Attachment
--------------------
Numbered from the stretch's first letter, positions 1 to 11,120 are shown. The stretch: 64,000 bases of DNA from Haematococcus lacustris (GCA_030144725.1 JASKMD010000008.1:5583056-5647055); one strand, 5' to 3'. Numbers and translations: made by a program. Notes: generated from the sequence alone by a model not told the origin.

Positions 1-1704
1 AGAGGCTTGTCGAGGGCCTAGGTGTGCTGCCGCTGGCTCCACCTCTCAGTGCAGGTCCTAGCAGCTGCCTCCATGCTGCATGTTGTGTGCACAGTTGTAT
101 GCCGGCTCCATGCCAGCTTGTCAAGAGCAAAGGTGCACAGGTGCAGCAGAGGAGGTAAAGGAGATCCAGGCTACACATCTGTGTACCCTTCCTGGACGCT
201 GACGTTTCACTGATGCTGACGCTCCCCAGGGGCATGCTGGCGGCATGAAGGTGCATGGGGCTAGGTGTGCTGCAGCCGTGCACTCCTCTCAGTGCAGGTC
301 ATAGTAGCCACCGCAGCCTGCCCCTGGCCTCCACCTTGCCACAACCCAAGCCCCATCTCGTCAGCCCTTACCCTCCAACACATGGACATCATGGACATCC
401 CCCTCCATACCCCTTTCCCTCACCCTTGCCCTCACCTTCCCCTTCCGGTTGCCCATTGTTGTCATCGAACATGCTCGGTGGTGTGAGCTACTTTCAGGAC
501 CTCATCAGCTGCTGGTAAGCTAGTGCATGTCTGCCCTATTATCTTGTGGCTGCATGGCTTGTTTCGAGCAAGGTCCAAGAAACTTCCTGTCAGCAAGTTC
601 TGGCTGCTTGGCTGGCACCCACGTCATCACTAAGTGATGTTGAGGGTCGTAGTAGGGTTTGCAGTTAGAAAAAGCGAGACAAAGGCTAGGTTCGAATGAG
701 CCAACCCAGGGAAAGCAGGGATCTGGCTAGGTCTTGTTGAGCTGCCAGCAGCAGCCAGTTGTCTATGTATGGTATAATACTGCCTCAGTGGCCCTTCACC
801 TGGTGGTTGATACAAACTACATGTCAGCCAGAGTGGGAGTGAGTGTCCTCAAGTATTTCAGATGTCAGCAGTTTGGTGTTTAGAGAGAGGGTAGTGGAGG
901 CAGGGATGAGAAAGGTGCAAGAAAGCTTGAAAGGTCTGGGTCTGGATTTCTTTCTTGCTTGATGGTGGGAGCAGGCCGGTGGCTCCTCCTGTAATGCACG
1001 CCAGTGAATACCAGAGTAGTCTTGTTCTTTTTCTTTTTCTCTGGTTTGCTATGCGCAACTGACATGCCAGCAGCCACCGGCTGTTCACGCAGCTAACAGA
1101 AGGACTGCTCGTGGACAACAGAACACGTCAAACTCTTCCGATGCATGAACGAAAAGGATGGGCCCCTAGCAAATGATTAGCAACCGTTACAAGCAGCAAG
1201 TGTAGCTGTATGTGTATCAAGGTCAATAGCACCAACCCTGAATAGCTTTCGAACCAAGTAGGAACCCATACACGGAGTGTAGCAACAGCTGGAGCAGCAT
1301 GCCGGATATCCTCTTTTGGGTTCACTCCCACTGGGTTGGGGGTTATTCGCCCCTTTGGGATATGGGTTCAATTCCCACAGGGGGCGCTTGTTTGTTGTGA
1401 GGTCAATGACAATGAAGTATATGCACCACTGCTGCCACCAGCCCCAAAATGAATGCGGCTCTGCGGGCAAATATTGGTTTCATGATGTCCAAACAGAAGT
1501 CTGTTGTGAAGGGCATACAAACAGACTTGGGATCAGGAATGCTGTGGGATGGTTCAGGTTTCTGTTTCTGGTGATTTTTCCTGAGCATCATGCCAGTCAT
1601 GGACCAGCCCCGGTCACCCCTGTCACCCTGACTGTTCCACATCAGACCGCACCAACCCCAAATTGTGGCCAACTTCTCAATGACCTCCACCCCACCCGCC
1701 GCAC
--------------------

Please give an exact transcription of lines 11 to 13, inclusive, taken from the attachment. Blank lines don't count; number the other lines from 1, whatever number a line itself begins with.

801 TGGTGGTTGATACAAACTACATGTCAGCCAGAGTGGGAGTGAGTGTCCTCAAGTATTTCAGATGTCAGCAGTTTGGTGTTTAGAGAGAGGGTAGTGGAGG
901 CAGGGATGAGAAAGGTGCAAGAAAGCTTGAAAGGTCTGGGTCTGGATTTCTTTCTTGCTTGATGGTGGGAGCAGGCCGGTGGCTCCTCCTGTAATGCACG
1001 CCAGTGAATACCAGAGTAGTCTTGTTCTTTTTCTTTTTCTCTGGTTTGCTATGCGCAACTGACATGCCAGCAGCCACCGGCTGTTCACGCAGCTAACAGA